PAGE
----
Microsoft is set to finalize its proposed $68.7 billion acquisition of Activision Blizzard next week, with an announcement expected on Friday, October 13th, according to a source familiar with Microsoft’s plans.
However, the closing date hinges on the UK’s Competition and Markets Authority (CMA), which had previously blocked the deal but recently granted preliminary approval after Microsoft restructured the agreement to transfer cloud gaming rights for Activision Blizzard games to Ubisoft.
The CMA has been gathering opinions on whether to grant consent for the merger, with a final decision expected next week. Assuming there are no last-minute surprises or changes, Microsoft should be able to proceed with the deal.
Microsoft and Activision had extended their deal deadline to October 18th, but closing the deal next week would bring an end to a 20-month process of regulatory approvals and challenges in Europe and the US, slightly ahead of schedule.
Earlier this year, the CMA blocked the deal in the UK due to concerns related to cloud computing. In August, Microsoft presented a revised agreement to the CMA after the initial deal had been rejected. Under this new arrangement, Microsoft is set to grant Ubisoft the cloud gaming rights for both current and future titles from Activision Blizzard.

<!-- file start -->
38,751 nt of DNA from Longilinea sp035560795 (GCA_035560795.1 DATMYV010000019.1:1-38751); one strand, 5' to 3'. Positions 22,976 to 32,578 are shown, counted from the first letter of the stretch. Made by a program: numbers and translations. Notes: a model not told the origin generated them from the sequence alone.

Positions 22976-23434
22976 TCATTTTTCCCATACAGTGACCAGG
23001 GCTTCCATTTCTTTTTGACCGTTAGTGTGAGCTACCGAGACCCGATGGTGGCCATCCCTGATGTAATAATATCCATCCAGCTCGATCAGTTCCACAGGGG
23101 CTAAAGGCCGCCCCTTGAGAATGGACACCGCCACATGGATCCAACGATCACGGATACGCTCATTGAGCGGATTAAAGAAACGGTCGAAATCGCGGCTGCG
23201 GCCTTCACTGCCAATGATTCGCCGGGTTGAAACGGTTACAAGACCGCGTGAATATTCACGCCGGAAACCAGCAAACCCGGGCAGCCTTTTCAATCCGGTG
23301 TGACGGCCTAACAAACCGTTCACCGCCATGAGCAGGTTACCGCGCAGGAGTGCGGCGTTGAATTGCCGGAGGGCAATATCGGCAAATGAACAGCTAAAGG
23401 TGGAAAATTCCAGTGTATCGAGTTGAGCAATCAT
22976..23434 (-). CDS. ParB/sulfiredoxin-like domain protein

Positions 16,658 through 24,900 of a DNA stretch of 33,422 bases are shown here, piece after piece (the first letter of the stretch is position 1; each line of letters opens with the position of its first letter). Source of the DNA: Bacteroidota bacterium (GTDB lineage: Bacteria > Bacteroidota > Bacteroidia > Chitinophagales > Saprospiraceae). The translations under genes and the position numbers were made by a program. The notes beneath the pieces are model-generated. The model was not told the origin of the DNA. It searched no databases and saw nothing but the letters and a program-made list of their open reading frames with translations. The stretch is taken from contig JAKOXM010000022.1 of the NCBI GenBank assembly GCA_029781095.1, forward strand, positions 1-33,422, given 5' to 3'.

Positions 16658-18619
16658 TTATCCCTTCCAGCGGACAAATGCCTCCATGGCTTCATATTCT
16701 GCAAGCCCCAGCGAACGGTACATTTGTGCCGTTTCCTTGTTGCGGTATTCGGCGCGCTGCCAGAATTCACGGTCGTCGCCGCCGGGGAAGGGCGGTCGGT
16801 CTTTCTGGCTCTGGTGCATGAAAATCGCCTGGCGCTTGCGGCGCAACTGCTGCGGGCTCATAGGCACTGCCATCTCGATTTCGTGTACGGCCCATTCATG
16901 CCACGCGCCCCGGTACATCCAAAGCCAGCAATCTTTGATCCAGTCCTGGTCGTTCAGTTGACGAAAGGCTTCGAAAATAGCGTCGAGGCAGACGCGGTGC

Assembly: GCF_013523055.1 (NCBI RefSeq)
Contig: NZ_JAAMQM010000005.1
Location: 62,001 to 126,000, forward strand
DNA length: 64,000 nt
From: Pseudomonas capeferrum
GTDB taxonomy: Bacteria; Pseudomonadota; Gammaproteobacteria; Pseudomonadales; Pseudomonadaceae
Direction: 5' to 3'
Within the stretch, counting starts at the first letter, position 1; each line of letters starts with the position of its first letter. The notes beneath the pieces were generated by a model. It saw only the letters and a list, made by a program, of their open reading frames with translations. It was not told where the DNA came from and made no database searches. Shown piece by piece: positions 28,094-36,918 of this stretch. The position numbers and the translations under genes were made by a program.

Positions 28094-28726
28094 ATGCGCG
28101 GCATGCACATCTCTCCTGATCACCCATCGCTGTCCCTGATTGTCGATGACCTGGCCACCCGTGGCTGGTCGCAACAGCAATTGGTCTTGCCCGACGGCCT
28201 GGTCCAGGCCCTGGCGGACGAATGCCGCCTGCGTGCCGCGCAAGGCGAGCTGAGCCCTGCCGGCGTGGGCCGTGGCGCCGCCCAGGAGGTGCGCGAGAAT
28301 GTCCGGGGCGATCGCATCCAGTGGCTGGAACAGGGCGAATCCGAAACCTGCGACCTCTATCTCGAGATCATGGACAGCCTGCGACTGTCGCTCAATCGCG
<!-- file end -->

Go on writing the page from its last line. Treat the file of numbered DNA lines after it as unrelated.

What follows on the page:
The EU approved the acquisition with concessions from Microsoft. This followed legal battles in Europe and the US, where the Federal Trade Commission (FTC) initially sued to block the deal. The FTC was unable to secure a preliminary injunction to halt the acquisition during a contentious legal battle in July.
The FTC is currently appealing the outcome of that hearing with the Ninth Circuit Court of Appeals, with a decision expected in early December. The FTC also plans to resume its administrative case against Microsoft’s proposed acquisition of Activision Blizzard, which will begin 21 days after the Ninth Circuit rules on the appeal. However, undoing the deal, assuming it closes on time, would be a significant challenge for the FTC.